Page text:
Thanks to Paul Lynch over at his blog Zen Mirror for this little commentary from a book introduction Robert Aitken wrote for Zen Master Seung Sahn.
How are you?
Sŏnsa-nim begins his letters by asking “How are you?”, and his students take up the question too. “How are you?” they ask in turn in their letters to their teacher. We begin to notice this most routine of American greetings as though for the first time.
Does Sŏnsa-nim’s “How are you?” differ from his students’ “How are you?” Is their “How are you?” just an echo? Are they being imitation Sŏnsa-nims? If so, that won’t do. Sŏnsa-nim stands on his own feet, you stand on yours, I stand on mine.
If you stand on your own feet, then what do you say? “Fine!” might be all right, or maybe you are just temporizing. “Temporizing” there’s an interesting word. It means you are gaining time, but gaining time for what? The next question and the next temporizing? When will you come to terms?
“How are you?” “Fine!” That’s more like it. There are other questions like this in this book. Please pay attention.
I don't know about you, but the "How are you?" often feels like a throw away question. Polite. Trite. Slightly curious. Filler. These are a few of the ways I see it, even when I'm saying it often. Not always, but often.
And answering it, especially when I'm either in a lousy mood or feeling like I have nothing new to say, is equally throw away. "Fine" is often a lie, even if in the ultimate sense, it is exactly true. "Good" is a wildly inaccurate judgment, as is "Bad." And beyond those three words, most responses seem to be an effort to fixate on something that might draw some interest, or at least offer some satisfaction. "Oh, I'm happy because the weather is warmer." "Oh, I'm not so good because work is stressful." "Oh, my writing is doing well. How about you?"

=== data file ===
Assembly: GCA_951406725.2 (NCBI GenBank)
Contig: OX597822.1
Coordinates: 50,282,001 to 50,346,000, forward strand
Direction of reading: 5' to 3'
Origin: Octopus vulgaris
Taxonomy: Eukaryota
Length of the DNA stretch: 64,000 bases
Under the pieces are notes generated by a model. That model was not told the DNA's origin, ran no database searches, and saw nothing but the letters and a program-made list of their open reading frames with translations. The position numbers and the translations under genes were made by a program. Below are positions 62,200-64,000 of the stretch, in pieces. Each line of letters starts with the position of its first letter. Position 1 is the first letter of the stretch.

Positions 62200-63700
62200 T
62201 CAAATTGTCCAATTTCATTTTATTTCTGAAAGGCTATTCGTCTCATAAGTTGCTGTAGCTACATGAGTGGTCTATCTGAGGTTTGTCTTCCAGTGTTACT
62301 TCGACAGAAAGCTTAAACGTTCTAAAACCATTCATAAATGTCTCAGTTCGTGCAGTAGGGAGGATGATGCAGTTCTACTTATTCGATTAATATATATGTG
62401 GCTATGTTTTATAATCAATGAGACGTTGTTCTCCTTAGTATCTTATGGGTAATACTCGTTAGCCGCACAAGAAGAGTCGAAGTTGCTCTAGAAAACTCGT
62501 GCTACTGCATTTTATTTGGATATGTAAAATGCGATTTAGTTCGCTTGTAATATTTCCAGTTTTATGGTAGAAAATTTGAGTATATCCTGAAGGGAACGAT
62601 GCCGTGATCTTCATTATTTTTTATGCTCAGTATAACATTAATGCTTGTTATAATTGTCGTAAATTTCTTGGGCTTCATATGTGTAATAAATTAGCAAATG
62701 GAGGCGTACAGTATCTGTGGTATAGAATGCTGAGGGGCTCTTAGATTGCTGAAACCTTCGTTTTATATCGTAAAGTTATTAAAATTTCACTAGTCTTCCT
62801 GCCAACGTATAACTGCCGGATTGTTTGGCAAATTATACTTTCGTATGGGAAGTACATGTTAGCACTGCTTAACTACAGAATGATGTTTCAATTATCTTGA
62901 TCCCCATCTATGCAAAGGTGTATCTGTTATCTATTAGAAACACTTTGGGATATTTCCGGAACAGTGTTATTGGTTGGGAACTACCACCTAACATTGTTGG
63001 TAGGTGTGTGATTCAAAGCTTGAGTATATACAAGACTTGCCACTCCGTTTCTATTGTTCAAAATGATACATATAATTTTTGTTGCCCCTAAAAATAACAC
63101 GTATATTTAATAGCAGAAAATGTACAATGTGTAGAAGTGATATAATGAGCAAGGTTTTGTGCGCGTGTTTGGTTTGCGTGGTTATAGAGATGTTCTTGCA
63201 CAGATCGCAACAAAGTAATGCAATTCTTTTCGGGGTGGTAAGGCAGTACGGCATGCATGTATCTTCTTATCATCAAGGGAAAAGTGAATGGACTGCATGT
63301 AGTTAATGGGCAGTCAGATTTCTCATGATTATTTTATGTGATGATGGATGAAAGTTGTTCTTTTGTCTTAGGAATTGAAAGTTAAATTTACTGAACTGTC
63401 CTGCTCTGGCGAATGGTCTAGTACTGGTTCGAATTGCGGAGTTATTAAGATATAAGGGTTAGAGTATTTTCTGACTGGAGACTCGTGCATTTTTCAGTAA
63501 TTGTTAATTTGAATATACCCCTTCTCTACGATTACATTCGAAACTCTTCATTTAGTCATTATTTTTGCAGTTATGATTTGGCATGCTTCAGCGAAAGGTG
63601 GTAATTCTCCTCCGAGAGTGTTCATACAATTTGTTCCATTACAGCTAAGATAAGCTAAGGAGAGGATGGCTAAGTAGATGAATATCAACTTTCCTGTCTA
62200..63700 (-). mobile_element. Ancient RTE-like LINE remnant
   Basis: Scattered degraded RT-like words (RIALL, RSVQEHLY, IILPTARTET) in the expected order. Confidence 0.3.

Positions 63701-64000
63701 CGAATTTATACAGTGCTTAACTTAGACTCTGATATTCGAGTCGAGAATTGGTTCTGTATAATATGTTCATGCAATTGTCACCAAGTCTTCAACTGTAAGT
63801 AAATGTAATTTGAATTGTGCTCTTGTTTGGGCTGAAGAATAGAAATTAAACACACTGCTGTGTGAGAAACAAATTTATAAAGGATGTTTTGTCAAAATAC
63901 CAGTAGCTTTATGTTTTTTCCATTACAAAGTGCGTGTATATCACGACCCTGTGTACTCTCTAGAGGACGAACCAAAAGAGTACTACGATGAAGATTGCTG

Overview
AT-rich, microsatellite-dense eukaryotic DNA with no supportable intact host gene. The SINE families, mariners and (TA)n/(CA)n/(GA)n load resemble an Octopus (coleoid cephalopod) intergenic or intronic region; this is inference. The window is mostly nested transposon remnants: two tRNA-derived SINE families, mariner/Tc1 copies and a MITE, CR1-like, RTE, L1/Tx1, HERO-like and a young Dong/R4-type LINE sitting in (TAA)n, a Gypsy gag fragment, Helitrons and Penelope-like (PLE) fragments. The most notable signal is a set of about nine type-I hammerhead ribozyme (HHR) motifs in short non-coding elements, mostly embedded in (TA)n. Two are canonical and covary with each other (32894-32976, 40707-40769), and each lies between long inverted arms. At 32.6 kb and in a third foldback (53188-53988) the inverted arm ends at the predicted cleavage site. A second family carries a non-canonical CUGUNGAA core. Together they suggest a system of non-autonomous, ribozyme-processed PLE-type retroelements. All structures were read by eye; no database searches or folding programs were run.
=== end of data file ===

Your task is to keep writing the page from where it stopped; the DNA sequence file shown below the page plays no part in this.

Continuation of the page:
Yesterday, during my ESL class, we studied using "How about you?" An interesting phrase. I can show care for another, or can simply be a way to pass the buck to another. I really don't want to talk about the intense suffering I'm feeling about X or Y, so lets just stick to pleasantries. Or, I really don't think you will understand the joy I'm experiencing about learning something new about the medicinal properties of Rosemary plants, so let's just stick to pleasantries. That kind of passing the buck.
I often don't really know how to become intimate with another, and I can imagine neither do you. Lots of fumbling about, judgments, defensiveness, and confusion - not as much actual liberated interaction. Even though people say a lot of things when it comes to why they started practicing meditation, the precepts, and the Eight Fold Path, I'm starting to think that the misery of failed relationships - all relationships, from the slightly off stranger on the street to your parents - is one of the main reasons people start all this.
Yesterday, there was a televised forum on health care reform here in the U.S. Lots to yawn at in my opinion, but one thing that came out very clearly was that these people - representing people like me and some of you - aren't very good at relationships. Listening without snap judgment is at a minimum. Curiousity is almost out the door, as is openness to new ideas. These supposed leaders are like many of us, stuck in auto pilot, firmly convinced we have everything under control, when in fact we haven't a clue what's really going on.
"How are you? Can you ask it, and/or answer it with heart? To hell with knowing for sure, can you answer it from your heart? Far from being some soft request, this, to me, is becoming the gateway question for liberation.
How about you?